Nova Publishers
My Account Nova Publishers Shopping Cart
HomeBooksSeriesJournalsReference CollectionseBooksInformationSalesImprintsFor Authors
            
  Top » Catalog » Books » Education » Book Chapters » New Research on Forest Ecosystems Chapters » My Account  |  Cart Contents  |  Checkout   
Quick Find
  
Use keywords to find the product you are looking for.
Advanced Search
What's New? more
Poland: Conditions, Issues, and Foreign Relations
$55.80
Shopping Cart more
0 items
Information
Shipping & Returns
Privacy Notice
Conditions of Use
Contact Us
Notifications more
NotificationsNotify me of updates to Incorporating Human and Natural Adaptations in Assessing Climate Change Impacts on Wildfire Occurrence pp. 61-73
Tell A Friend
 
Tell someone you know about this product.
Incorporating Human and Natural Adaptations in Assessing Climate Change Impacts on Wildfire Occurrence pp. 61-73 $25.00
Authors:  Jianbang Gan
Abstract:
Human and natural adaptations to climate change are evident, yet incorporating these adaptations into climate change impact assessments has been a challenging task. This study applies the panel data modeling approach to examining the impact of global climate change on the occurrence of human- and nature-caused wildfires in the US. Estimated using actually observed wildfire data in the 48 continental states of the US from 1991-1997, the panel data models are able to incorporate human and natural adaptations into the impact assessment as the data reflect changes in the values of relevant variables along the temperature and precipitation gradients. In addition, the panel data models are better able to control for the effect of missing or unobserved variables and to ease the possible multicollinearity problem associated with highly correlated climate variables. The results indicate that the number of human-caused wildfires would increase with increases in spring temperature and decreases in precipitation in all seasons, and that nature-caused wildfire incidents would rise with increases in winter and summer temperature and decreases in summer precipitation. Based on the temperature and precipitation changes predicted by the Hadley Centre and Canadian General Circulation Models under a 2×CO2 climate, the number of nature-caused wildfires would increase by about 2.5 times, and that of human-caused wildfires would change from -7% to +37%. Thus, if the predicted climate change occurs, it would tremendously intensify the occurrence of nature-caused wildfires, creating challenges for wildfire protection and mitigation.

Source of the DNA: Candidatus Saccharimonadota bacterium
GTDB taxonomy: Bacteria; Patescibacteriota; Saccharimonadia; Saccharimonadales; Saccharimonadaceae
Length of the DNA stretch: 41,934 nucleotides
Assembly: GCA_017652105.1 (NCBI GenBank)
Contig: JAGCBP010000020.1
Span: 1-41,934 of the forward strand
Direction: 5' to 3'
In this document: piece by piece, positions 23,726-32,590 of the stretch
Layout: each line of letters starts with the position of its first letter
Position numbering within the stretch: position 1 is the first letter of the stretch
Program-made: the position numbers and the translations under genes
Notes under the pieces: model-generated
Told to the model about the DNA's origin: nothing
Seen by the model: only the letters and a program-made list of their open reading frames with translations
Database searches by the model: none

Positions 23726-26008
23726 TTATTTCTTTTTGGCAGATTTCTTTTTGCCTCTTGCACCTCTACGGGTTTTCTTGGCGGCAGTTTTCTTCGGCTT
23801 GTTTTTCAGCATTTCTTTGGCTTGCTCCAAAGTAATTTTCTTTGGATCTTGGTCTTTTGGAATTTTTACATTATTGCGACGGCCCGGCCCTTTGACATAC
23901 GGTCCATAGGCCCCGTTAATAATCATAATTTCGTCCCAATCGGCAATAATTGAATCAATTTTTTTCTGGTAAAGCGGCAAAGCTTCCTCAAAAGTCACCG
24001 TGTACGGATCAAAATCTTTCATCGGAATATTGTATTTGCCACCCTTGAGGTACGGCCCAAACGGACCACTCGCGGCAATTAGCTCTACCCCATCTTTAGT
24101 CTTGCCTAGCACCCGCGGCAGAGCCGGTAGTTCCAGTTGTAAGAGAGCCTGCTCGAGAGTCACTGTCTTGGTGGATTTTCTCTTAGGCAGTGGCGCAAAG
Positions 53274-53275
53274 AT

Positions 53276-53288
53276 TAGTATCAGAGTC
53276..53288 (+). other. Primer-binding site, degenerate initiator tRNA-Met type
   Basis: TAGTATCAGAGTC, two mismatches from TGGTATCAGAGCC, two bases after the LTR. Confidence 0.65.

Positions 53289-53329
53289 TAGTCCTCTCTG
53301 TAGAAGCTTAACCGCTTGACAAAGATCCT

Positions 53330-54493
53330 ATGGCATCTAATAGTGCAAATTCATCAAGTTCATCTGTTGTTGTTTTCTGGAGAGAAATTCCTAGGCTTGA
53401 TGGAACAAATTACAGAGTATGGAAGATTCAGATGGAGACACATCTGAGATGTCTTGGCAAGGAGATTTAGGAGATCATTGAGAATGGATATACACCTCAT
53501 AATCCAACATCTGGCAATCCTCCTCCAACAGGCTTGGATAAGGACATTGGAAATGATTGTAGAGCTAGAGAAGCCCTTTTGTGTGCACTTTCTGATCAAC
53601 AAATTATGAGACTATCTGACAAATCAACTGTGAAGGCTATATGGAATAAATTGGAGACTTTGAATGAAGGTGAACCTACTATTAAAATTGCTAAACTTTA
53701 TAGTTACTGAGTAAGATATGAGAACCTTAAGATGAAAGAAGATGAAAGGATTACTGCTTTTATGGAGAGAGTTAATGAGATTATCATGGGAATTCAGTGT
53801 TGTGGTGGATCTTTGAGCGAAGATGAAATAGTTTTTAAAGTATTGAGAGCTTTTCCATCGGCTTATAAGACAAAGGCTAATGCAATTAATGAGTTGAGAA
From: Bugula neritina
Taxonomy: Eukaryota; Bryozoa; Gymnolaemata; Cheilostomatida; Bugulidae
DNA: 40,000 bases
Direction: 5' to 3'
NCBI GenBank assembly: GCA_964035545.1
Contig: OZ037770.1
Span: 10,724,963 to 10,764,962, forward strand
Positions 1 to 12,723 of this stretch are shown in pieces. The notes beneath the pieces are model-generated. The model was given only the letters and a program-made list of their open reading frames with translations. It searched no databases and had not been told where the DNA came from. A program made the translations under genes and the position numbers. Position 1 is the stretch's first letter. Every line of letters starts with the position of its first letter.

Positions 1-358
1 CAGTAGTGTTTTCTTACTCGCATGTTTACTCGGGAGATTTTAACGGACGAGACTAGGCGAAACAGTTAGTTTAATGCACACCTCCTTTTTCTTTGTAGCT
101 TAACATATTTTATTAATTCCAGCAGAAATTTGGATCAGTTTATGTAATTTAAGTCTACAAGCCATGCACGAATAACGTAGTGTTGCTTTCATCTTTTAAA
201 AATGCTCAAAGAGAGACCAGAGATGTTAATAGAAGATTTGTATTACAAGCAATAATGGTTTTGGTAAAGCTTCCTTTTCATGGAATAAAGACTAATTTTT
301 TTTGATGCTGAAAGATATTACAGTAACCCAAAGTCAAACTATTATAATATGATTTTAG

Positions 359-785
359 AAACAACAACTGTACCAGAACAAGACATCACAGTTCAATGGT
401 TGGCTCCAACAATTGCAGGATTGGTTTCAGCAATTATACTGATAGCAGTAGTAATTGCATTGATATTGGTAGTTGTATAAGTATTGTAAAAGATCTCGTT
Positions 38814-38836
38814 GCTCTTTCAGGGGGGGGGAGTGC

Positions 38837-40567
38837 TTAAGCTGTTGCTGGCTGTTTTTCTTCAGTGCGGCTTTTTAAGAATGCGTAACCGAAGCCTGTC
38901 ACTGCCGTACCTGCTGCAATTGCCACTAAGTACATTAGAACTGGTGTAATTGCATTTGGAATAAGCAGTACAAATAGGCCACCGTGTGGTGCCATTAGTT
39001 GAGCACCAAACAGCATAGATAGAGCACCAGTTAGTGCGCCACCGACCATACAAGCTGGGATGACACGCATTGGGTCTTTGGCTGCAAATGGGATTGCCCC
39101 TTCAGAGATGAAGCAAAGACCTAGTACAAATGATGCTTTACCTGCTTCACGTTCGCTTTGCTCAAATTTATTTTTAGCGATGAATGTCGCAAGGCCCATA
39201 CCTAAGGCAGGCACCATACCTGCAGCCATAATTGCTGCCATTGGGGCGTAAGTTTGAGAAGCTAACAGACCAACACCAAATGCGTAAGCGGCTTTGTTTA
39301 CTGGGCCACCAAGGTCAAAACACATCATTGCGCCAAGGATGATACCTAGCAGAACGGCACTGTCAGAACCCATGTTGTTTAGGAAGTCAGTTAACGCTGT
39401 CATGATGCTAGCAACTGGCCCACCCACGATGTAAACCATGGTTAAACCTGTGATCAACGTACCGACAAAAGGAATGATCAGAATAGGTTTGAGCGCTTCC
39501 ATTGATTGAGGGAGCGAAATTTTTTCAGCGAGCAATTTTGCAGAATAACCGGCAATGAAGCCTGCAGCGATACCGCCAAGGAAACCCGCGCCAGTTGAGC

Available Options:
Version:
Special Focus Titles
01.Surgery of the Orbital Cavity: “No-Man's-Land”
02.Public Health: Some International Aspects
03.Diets and Diseases: Causes and Prevention
04.Strategic Intervention: What to Do When Things Go Wrong
05.Lifelong Learning: Concepts, Benefits and Challenges
06.Ageing Disgracefully, with Grace: Enjoying Growing Older
07.Information Literacy Education in Japanese Libraries for Lifelong Learning
08.Music Therapy in the Management of Medical Conditions
09.Cultural Theory for the Humanities
10.Grape Seeds: Nutrient Content, Antioxidant Properties and Health Benefits
11.Ecological Restoration: Global Challenges, Social Aspects and Environmental Benefits
12.Comparative Effectiveness Research (CER): New Methods, Challenges and Health Implications

Nova Science Publishers
© Copyright 2004 - 2016

Incorporating Human and Natural Adaptations in Assessing Climate Change Impacts on Wildfire Occurrence pp. 61-73